Baha is a young man in Mosul, whose full name cannot be disclosed here. He is one among many young people in the city, now under the control of Sunni Muslim extremists, whose social lives have been severely curtailed by the group known as Islamic State, or IS.
Of course, Mosul has always been a conservative city with its culture deeply rooted in tribal tradition. So young people in Mosul were never able to socialise freely anyway, or easily fall in love with anyone they wished to. However things are even more restricted under the IS group, or Daash, as it is known locally – Daash is the acronym for the group in Arabic.
Baha had fallen in love with a young Mosul woman called Maysoun. He was in his fourth year at university and studying to be an engineer. He had already asked Maysoun's father for permission to marry his daughter once but her father had refused him because, as he said, Baha was still a student and living off his parent's income.
However Baha felt sure that as soon as he graduated and got a good job as an engineer, Maysoun's father would change his mind.
However when Daash was able to take control of Mosul in early June this year, the love story between Baha and Maysoun had to be put on hold.
It was always fairly unusual to see a young man and young woman together here. Mosul's society was a fairly closed one. And there were not really many places that young couples could go to meet. Mosul's tribal traditions and years of insecurity after 2003 didn't help either. But the need to love and be loved caused many local youth to improvise; they would invent ways to see one another and communicate, even if it was just for a few minutes in a market place, on a Facebook page or via a text message on a phone.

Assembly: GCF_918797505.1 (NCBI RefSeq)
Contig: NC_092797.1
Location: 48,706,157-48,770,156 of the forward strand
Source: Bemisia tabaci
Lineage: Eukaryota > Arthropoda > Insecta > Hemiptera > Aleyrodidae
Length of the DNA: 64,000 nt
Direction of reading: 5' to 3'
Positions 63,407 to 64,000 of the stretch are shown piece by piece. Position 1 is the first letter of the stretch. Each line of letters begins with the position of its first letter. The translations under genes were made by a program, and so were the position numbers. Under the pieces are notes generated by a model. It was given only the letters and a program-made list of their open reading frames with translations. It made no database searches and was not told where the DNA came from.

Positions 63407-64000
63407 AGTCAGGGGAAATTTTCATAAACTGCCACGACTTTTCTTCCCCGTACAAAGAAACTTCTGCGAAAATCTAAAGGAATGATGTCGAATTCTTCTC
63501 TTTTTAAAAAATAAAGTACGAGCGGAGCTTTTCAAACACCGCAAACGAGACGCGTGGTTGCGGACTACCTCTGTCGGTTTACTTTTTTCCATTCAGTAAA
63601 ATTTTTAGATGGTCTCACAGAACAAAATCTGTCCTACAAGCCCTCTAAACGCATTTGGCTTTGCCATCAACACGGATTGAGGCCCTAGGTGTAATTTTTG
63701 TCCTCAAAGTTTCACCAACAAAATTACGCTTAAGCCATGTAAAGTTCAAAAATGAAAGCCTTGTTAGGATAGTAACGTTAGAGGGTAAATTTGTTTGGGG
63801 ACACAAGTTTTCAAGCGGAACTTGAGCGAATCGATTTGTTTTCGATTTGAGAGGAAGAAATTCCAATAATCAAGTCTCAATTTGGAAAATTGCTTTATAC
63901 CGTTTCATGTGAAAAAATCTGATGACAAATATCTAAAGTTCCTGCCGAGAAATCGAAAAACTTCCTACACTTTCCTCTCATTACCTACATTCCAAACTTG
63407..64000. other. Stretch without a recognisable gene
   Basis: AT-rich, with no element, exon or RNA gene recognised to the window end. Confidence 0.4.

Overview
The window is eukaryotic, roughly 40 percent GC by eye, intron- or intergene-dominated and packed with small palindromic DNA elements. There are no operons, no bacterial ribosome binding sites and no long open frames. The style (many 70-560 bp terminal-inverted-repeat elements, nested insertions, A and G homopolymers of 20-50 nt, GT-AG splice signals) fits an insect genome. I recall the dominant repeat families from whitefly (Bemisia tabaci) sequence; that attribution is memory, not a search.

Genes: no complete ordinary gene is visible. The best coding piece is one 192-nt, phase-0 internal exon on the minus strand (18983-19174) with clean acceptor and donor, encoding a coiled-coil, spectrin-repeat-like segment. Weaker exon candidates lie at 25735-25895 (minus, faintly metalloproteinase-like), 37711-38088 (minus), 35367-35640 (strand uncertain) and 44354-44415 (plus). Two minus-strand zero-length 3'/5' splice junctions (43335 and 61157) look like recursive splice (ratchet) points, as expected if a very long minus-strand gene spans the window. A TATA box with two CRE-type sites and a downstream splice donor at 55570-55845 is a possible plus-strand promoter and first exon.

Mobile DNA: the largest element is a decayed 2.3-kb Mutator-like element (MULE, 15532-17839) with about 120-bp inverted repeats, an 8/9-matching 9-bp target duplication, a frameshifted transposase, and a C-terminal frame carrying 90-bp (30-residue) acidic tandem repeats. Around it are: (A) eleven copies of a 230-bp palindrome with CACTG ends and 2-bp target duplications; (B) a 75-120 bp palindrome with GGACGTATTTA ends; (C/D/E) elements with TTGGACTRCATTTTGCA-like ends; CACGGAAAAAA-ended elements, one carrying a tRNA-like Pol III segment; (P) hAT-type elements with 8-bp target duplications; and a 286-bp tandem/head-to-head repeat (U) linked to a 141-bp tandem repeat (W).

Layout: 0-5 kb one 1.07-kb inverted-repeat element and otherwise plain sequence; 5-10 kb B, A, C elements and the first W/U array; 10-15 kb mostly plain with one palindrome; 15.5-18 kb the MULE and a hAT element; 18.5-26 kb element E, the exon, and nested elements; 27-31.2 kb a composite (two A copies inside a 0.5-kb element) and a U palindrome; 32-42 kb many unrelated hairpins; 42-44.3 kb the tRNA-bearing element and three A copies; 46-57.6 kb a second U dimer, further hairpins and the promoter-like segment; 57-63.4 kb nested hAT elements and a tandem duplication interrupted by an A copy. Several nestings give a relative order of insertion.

But many of these things were made even more difficult by Daash's arrival.
For one thing, Baha's studies were curtailed when the extremist group closed the local university and other government institutions. For another, this was the only place where Baha and Maysoun could actually see one another, even if at a distance.
This is not Baha's only problem either. “Daash has forced all local women to wear the niqab,” he says angrily; the niqab covers almost the whole face, leaving only the eyes visible. “So I wouldn't be able to recognize Maysoun, even if she was walking right next to me.”
The couple had previously contacted each other using text messages on their mobile phones and via Facebook. But when Daash first came to the city, mobile services and the Internet were cut off for some time. These services are now up and running again but Maysoun still has not replied to any of Baha's lovelorn messages.
“Perhaps she is frustrated,” Baha suggests sadly.
Baha watched Maysoun's house for days. He saw women dressed all in black, fully veiled, faces covered, going in and out of the house for days. He says he didn't see a single woman in a white veil – under Daash's strict rules, married women must wear black and unmarried women wear white.
“But I haven't seen any women in white veils leave the house,” Baha notes. Perhaps Maysoun never left the house, he adds. Then he pauses. “I don't know what the penalty might be for girls who refuse to marry a member of Daash,” he says. “But it couldn’t be less than a flogging.”
Baha is well aware of what happens to those who practise any “unlicensed” acts of love in the new, self-declared Caliphate that Daash are running. Several days ago, two men were stoned to death for adultery. This was even though everyone knows that under Islamic law, there have to four witnesses to the actual act of adultery before such a punishment can be meted out. Obviously this is practically impossible.
Baha believes that the punishment by stoning was just supposed to show off Daash's power. He can't rule out the possibility that the victims who died were in love, just like he is. They just had bad luck and fell into the hands of Daash, who enslave their prisoners, behead people and punish ordinary people just for smoking or for saying the wrong thing.
Daash have also practically banned Mosul's women from public life, separating the sexes in schools and forcing women to wear full face veils. They also imposed penalties on any woman appearing visibly on social media – Facebook pages belonging to Mosul girls usually feature flowers or other avatars.
Baha is well aware of all this and so to try and communicate with Maysoun, he created another page under a different name on Facebook. For over two months, he has written of his love and longing and he waited for Maysoun to confirm his friendship request.
But he has waited in vain. Instead of getting a message from her, he received a letter decorated with Daash's distinctive black flag, that suggested he pledge allegiance to Daash's leader, the Caliph, because this was his only way to true salvation.